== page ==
“At the moment, the recovery is still being driven predominantly by equity-rich buyers in the south-east,” he added. “If it wants to reknit the heart and soul of the British housing market – and the economy in general – then the government needs to do more to address the cost of living and think about the regions outside the m25.

“It also needs to create an economy which encourages more house building so house price inflation can be kept under control, otherwise the next wave of first-time buyers will have their dreams of owning a home dashed.”

CML chief economist Bob Pannell said: “The Bank’s August data reflect the broader-based recovery in the housing market, with a £500 million pick-up in lending for house purchase to £11.3 billion. Remortgage activity was slightly weaker and dragged overall gross mortgage lending a little lower, at £16.4 billion, although underlying approvals data signal healthy house purchase and remortgage demand going forwards.”

Danny Waters, chief executive of the specialist broker, Enterprise Finance, said the mortgage market had reconfirmed that it is now well on the way to recovery.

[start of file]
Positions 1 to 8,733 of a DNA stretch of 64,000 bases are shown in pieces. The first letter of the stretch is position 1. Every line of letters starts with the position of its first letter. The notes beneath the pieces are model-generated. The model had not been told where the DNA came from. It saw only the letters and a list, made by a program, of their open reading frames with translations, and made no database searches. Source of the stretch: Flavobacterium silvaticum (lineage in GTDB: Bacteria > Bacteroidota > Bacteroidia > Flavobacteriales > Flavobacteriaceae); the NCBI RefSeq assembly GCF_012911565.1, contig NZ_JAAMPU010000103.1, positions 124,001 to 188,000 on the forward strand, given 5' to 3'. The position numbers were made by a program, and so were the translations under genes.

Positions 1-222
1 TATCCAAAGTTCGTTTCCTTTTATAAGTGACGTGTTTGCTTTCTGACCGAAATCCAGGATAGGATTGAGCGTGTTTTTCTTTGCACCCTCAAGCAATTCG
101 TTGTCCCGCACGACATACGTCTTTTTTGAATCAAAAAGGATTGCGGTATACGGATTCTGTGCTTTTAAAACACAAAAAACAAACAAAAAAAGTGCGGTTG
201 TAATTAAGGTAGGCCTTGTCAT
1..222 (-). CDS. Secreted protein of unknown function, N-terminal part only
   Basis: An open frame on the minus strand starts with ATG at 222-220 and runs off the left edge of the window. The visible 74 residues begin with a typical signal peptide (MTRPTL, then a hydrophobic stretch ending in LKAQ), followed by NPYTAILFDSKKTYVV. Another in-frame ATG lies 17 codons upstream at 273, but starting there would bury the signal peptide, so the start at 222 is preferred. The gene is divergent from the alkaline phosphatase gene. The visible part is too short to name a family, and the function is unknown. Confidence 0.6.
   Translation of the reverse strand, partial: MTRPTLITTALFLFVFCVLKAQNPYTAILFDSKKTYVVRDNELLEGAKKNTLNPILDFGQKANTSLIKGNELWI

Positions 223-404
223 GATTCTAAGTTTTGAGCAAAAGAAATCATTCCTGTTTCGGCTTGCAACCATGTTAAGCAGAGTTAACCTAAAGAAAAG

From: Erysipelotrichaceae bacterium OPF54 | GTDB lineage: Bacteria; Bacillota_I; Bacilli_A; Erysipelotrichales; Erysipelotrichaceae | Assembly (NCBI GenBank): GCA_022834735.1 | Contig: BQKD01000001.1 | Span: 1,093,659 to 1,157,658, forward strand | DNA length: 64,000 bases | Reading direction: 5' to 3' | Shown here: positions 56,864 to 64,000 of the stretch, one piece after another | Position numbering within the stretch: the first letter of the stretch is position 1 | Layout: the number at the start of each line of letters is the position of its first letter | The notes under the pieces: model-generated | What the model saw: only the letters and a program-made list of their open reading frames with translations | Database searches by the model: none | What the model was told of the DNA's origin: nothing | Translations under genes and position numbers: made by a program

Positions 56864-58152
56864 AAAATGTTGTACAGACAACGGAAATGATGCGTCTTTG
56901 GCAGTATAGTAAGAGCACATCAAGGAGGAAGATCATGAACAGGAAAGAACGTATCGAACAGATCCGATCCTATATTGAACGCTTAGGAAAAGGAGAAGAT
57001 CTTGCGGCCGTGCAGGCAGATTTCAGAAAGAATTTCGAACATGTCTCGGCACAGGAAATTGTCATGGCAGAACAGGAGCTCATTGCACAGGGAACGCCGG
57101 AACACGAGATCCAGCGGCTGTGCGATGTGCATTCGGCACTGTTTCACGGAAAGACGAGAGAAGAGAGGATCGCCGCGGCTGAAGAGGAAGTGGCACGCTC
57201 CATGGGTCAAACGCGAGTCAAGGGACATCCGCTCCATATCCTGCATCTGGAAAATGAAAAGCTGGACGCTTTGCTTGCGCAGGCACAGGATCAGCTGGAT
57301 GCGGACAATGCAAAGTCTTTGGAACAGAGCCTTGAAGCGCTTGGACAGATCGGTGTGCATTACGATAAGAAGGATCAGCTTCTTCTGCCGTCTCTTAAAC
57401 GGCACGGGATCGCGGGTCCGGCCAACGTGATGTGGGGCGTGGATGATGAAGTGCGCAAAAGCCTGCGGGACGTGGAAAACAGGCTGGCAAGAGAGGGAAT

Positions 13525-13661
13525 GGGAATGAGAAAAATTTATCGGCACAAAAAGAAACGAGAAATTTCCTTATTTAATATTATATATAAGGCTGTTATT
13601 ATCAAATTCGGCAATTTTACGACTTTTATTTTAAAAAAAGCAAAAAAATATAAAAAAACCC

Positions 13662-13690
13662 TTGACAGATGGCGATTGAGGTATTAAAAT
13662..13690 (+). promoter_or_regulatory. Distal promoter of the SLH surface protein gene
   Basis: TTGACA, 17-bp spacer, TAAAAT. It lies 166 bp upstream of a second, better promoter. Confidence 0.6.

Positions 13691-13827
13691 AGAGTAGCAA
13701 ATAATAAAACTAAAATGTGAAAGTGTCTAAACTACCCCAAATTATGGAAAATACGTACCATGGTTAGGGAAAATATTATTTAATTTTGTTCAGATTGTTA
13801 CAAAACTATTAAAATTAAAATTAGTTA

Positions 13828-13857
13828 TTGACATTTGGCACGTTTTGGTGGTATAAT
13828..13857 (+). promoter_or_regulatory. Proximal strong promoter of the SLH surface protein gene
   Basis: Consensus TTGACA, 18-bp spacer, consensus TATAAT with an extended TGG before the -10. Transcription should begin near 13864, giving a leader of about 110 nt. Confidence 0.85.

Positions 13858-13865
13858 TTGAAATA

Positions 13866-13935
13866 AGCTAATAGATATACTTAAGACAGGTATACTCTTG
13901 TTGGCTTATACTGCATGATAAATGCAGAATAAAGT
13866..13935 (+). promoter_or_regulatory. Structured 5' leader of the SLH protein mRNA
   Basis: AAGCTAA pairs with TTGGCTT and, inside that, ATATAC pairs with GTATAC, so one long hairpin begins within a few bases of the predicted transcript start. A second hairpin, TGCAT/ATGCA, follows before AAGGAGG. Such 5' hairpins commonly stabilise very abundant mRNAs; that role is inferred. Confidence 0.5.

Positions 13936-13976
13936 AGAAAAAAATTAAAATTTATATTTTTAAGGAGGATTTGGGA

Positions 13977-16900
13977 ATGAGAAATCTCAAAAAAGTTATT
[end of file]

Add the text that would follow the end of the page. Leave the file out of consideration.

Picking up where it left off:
He said: “It’s by no means generating the volumes it once did but the demand is there and high street lenders have returned to the table.

“Both house purchase and remortgage numbers are strengthening by the day, which shows that people have woken up to the exceptional rates currently available.

“As the economy gradually recovers, people will invariably take on more credit and that fact is highlighted by the 12-month growth rate in consumer credit, at 4%.

“But while credit is on the increase, people are considerably more conservative than they were in the past. People are starting to borrow again, but not recklessly.

“For the time being at least, borrowing is proving to be responsible, not profligate. The hope is that this continues and that neither lenders nor borrowers get carried away.

“What cannot happen is that people take on debt in the blind hope that the value of their home will bail them out.